Monday, June 27, 2011

My Little Girl is a Capitalist !!!

They made $22 in less than an hour. Pretty good entertainment provided for the cost of a glass of lemonade or a cookie, I'd say. I especially like the part about "kick your boyfriend out of town."  That saves me the trouble ...

Saturday, June 4, 2011

Kelly gets a camera ... and drives everyone crazy ... especially her sleepy brother.

I don't know if I should be happy that she seems to have great genes for comedic and acting talent ... or if I should be worried about her mental health.

Some time ago, after losing a tooth, she carried it around all day long. I told her she was going to lose it again ... and she did.

So, she wrote a letter to the Tooth Fairy and tucked it under her pillow. It read:

"Dear Tooth Fairy,

Guess what? I lost my tooth. I can't find it anywhere.

After it came out I brushed it and put it in a glass of mouthwash. So it would be clean for you!

But now I lost it and I can't find it. So, could you just give me $10 or something?

Love, Kelly"

After she fell asleep, I took the note and replaced it with a note from the Tooth Fairy:

"Dear Kelly,

$10 ??!! Are you crazy little girl? Here's $3.

Love, The Tooth Fairy"

Sunday, May 29, 2011

Remembering My Mom and Mr. Feder

Mom and my eldest sister, Joann

In 1969 I was 10 years old, living a comfortable life in a beautiful house on one of the most exclusive streets on the Westside of Los Angeles. On our street lived quite a few people who were, or had been, involved in the entertainment business. Our neighbor was the actress and singer, Kathryn Grayson. How many times that summer did I walk past her house, her pack of guard dogs on the other side of the fence loudly expressing their desire to tear me apart the entire length of her property? It was worth it. I was once again on my way to the Cowsill’s house (the singing family who inspired the TV show, “The Partridge Family”) to ask if Susie Cowsill could go to the beach with me. My request was always denied by her mother, but I was invited to watch them rehearse on a few occasions.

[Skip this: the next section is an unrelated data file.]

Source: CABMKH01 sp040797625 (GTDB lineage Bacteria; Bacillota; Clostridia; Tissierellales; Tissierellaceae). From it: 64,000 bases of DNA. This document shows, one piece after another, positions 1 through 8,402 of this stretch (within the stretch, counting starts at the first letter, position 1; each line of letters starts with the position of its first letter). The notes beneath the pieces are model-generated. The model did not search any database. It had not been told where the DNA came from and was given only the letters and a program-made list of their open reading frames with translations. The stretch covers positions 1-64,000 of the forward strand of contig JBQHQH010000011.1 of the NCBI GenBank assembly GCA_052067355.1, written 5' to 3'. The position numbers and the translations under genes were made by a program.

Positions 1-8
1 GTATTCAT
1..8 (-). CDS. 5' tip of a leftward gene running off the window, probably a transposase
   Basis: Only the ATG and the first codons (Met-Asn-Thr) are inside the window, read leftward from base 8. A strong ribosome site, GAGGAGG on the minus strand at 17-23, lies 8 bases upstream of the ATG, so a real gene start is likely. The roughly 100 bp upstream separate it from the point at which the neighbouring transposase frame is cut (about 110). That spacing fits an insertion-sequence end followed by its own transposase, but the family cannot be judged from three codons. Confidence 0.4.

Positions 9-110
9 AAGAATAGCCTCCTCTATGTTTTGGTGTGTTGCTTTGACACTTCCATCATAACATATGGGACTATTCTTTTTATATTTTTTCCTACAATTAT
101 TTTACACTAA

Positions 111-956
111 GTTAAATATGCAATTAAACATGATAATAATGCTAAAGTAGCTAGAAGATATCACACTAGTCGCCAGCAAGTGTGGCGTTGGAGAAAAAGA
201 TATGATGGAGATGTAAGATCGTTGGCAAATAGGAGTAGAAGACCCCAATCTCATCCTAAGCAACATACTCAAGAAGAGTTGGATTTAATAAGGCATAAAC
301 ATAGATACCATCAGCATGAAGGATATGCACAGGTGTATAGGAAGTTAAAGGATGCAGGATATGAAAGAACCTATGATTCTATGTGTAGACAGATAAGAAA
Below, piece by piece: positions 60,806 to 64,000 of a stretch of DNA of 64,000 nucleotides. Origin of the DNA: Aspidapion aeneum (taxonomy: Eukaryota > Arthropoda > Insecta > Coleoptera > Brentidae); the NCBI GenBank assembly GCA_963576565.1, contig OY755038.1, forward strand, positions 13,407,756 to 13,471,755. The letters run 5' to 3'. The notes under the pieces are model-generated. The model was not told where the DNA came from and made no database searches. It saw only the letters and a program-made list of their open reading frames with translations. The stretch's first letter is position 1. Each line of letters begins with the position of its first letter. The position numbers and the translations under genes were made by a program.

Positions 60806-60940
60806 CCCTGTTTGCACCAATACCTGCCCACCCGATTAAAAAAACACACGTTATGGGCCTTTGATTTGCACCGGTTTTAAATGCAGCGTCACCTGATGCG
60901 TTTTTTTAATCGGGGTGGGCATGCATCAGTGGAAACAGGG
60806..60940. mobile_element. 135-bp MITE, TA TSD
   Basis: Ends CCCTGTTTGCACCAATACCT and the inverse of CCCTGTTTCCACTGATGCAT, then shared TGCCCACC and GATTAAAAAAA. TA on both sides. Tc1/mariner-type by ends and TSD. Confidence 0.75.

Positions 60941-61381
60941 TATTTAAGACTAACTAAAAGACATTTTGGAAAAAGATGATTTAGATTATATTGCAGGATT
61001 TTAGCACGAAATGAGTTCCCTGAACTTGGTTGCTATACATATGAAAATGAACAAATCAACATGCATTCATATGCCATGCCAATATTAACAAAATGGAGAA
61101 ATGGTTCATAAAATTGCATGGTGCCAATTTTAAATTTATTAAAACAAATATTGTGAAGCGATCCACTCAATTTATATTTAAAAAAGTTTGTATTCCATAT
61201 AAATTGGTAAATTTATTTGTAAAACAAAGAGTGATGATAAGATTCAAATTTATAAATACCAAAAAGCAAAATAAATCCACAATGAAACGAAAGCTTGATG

This was reality. Fun and care free.  I had a vague sense that perhaps I had it a little easy. My parents grew up working class in Chicago. My father came from the German Lutheran family in an otherwise Czech (my mother) working-class neighborhood. Upon entering the service in WWII, my father scored 160 on the IQ test and was sent to officer’s training. (He felt validated being the first in his family to go to college, against his father’s demands to get a job straight out of high school.) After the war, my dad worked a couple years as a research engineer for a Chicago firm. But, after writing a letter every day to my mother for two years, he followed her to Phoenix (my mom’s family had moved there in search of dry, sunny weather to help my grandmother’s health),  married my mother,  and they head out west to Southern California in search of the American dream.
Anyway, it was during this thoroughly enjoyable summer that I met Mr. Feder. He worked for my father. My dad was a busy company president.  That not enough, he also started a chain of what grew to be seven convenience stores, the day-to-day management of which he left to my poor, painfully shy mother.
One day while accompanying my mom to one of our stores, I pulled my usual slick routine. Upon parking, it always took my mother a few minutes to gather her things before entering the store. Just enough time for me to dash in, get to the magazine rack and rifle through one of the Playboy magazines for sale. The young men I knew on a first-name basis who worked in our stores must’ve found it funny. Well, there was a new guy in town, and he didn’t. I hadn’t bothered to look to see who was behind the counter that day. I held up the magazine and let the centerfold drop open. She was gorgeous. But this beautiful main star in my daydream was about to lose top billing in a dramatic plot twist. As I stood frozen with fear and embarrassment over the next few minutes in this awkward pose, unable to move, this beautiful girl finally got to become the spectator.